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New Mississippi State coach Joe Moorhead has a fun story and a funner offense

Here’s a quick catch-up on Moorhead’s resume His high-flying, adaptable offenses brought him from FCS to the SEC in three years.

NCAA Football: SEC Football Media Day Dale Zanine-USA TODAY Sports

When Dan Mullen moved from Mississippi State to Florida last winter, the Bulldogs were at a crossroads. Mullen built something impressive in Starkville, but the program there still has a history of not being competitive. The school had no choice but to replace Mullen with a great hire who could build on his foundation. Time will tell if MSU succeeded, but in hiring Penn State offensive coordinator Joe Moorhead, they’ve given themselves a good shot.

Moorhead, 44, has risen rapidly through the coaching ranks.

If you just read the lines on Moorhead’s bio, you get the idea:

  • 1998-99: Pitt grad assistant
  • 2000: Georgetown RBs coach
  • 2001-02: Georgetown QBs coach
  • 2003: Georgetown offensive coordinator
  • 2004: Akron receivers coach
  • 2005: Akron receivers coach/assistant head coach/passing game coordinator
  • 2006-08: Akron offensive coordinator
  • 2009-10: UConn offensive coordinator
  • 2011: UConn QBs coach
  • 2012-15: Fordham head coach
  • 2016-17: Penn State offensive coordinator

He’s been a QB coach at his last few stops, too. And now he’s a head coach in the SEC, three years after wrapping up his first head coaching job — in FCS.

Moorhead’s career accelerated because of his elite offenses.

In 2013, his Fordham offense was 12th in FCS in yards per game, tops in the Patriot League. The next year, the Rams moved up to seventh nationally, and then to sixth. That success prompted James Franklin to hire Moorhead in State College.

Those offenses have ticked because of their talent, but also because Moorhead’s put that talent in positions to succeed.

At Penn State, he inherited Saquon Barkley. Yeah, that helped.

But lots of teams have high-end individual talent on offense, even if they don’t have Barkley. Moorhead helped turn Trace McSorley into one of the best QBs in the country overnight, and he drew up some plays in huge moments (like this) that turned out brilliant.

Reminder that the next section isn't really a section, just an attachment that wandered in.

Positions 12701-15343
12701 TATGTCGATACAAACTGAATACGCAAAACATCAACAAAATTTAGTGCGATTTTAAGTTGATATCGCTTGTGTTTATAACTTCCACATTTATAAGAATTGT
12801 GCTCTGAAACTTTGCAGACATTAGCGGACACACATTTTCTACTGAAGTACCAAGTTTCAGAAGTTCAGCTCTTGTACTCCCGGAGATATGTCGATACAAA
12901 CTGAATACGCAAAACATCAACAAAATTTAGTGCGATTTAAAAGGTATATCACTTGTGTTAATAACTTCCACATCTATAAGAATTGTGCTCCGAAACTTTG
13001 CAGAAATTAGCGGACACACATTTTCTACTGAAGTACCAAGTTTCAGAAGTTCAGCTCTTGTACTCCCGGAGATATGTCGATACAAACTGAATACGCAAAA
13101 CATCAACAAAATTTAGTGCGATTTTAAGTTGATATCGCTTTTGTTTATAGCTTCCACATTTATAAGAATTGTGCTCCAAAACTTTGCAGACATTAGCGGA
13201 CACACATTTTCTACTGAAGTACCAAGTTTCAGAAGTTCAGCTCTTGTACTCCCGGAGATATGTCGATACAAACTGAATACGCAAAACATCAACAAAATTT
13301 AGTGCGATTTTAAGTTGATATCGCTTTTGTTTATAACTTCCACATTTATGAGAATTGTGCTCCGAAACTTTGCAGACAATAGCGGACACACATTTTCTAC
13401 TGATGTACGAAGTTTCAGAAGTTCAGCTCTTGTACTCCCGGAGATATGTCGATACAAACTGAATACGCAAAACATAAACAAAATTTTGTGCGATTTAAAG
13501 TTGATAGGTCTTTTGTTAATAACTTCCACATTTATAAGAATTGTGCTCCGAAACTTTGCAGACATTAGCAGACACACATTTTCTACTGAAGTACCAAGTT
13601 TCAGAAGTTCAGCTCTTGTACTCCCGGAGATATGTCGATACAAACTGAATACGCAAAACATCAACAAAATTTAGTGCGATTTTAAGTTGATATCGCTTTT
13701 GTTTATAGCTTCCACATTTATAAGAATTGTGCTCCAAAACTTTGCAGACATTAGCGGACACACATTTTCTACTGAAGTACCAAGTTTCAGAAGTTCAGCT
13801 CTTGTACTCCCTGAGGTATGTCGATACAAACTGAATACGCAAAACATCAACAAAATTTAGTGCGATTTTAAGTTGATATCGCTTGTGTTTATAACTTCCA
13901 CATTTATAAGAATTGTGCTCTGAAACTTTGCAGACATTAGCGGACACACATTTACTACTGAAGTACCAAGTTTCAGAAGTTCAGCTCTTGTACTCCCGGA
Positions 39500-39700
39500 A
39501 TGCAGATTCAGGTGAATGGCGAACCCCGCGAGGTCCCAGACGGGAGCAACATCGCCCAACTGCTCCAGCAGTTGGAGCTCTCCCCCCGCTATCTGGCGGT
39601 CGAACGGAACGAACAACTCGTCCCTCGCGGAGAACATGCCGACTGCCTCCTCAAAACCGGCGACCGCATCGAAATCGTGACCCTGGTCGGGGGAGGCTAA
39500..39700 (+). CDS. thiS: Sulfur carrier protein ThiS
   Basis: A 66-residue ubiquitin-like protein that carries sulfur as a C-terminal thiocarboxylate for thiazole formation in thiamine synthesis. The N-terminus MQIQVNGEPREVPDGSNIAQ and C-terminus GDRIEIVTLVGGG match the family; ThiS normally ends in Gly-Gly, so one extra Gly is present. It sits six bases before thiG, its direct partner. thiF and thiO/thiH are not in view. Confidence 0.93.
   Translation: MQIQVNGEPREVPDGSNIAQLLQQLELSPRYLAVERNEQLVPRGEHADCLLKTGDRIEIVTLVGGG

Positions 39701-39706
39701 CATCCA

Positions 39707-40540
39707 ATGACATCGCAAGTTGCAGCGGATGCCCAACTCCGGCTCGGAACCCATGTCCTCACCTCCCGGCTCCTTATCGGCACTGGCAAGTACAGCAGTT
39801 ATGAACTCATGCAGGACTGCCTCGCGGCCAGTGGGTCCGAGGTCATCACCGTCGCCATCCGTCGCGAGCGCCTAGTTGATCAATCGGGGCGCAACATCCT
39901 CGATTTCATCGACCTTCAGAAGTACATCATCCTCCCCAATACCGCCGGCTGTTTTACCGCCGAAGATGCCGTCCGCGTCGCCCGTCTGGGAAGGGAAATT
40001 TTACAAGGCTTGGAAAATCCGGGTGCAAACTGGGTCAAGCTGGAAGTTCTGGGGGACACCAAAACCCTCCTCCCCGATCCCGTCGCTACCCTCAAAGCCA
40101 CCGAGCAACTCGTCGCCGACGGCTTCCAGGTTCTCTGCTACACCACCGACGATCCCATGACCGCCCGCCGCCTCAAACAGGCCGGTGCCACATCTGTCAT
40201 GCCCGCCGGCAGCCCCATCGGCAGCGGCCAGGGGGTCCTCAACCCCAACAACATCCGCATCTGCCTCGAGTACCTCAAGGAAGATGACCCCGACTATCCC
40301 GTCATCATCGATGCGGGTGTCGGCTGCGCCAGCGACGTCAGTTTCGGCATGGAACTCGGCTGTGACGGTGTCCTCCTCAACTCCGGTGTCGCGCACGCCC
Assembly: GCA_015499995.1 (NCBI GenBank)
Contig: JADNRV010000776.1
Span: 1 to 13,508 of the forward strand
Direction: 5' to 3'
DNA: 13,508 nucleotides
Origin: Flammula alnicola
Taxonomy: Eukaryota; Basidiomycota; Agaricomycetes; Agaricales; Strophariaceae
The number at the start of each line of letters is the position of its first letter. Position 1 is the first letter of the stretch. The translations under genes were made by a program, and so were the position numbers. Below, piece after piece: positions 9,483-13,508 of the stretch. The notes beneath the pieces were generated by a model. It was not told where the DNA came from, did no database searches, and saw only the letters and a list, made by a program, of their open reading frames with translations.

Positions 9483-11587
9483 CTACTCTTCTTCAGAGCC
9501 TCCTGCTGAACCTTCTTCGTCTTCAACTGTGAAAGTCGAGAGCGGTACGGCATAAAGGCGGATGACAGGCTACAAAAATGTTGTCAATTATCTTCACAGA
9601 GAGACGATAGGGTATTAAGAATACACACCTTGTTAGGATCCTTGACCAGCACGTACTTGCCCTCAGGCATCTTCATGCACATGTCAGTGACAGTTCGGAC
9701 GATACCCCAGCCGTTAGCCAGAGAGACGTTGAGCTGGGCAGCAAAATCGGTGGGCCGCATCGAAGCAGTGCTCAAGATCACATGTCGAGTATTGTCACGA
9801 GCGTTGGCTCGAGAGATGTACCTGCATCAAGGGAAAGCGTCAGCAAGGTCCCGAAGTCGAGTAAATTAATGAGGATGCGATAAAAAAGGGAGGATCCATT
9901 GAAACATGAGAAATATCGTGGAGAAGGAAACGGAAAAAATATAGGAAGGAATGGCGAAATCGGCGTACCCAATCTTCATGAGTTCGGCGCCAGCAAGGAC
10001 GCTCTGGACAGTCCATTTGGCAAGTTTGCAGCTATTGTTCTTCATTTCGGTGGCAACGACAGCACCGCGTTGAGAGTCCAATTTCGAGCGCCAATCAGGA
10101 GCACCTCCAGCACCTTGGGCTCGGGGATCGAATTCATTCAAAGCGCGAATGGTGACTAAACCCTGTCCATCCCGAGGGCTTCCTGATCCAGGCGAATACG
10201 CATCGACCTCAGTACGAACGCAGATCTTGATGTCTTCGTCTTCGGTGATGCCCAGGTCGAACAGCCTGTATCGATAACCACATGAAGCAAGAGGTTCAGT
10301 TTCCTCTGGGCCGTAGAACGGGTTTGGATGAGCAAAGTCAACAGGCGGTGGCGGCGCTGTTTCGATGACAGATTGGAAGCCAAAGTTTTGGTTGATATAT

Moorhead explained his offensive philosophy in great detail in an interview with SB Nation’s Bill Connelly. These are the key points of emphasis in a Moorhead offense:

  • Use the same personnel as much as possible, to keep defenses guessing.
  • Teach the QB a lot, and empower him to make decisions.
  • Put an option read onto every play, giving the QB choices if things look bad.
  • Don’t get locked into one offensive system, which defenses can dictate to.
  • Adapt to players’ strengths, rather than forcing them to fit a particular mold.

This, from Moorhead, is maybe the best summation of what MSU will look like:

“What excites me the most is the simplicity and flexibility of our system,” he says. “We can tailor it to a running quarterback, and we can tailor it to a throwing quarterback. If we need to pass more because that’s our strength, then we’ve done that — 5,000 yards one year at Fordham, and Trace has broken all the records at Penn State. If it’s a team that’s more offensive line-centered and run game-centered, then we can lean on that. We’ve never been higher than 55 percent [run or pass], one way or the other.”

Mississippi fans, as you’d expect, are excited about the potential here.

From MSU blog For Whom the Cowbell Tolls:

Moorhead clearly means business here at Mississippi State. Never in my life have I been so excited for a coach. Mark my words. He will be the greatest coach in program history. Go on and get him a place ready in the record books and in the ring of honor. If his word is indication of what we will be seeing in the future, we are in for some of the most fun days in history. The best is yet to come, because JoMo is bringing it. September 1st when we play Stephen F. Austin to kick off the 2018 year will be the start of the glory days of Mississippi State Football. I and hopefully everyone else will be begging for Moor. Moor Cowbell that is.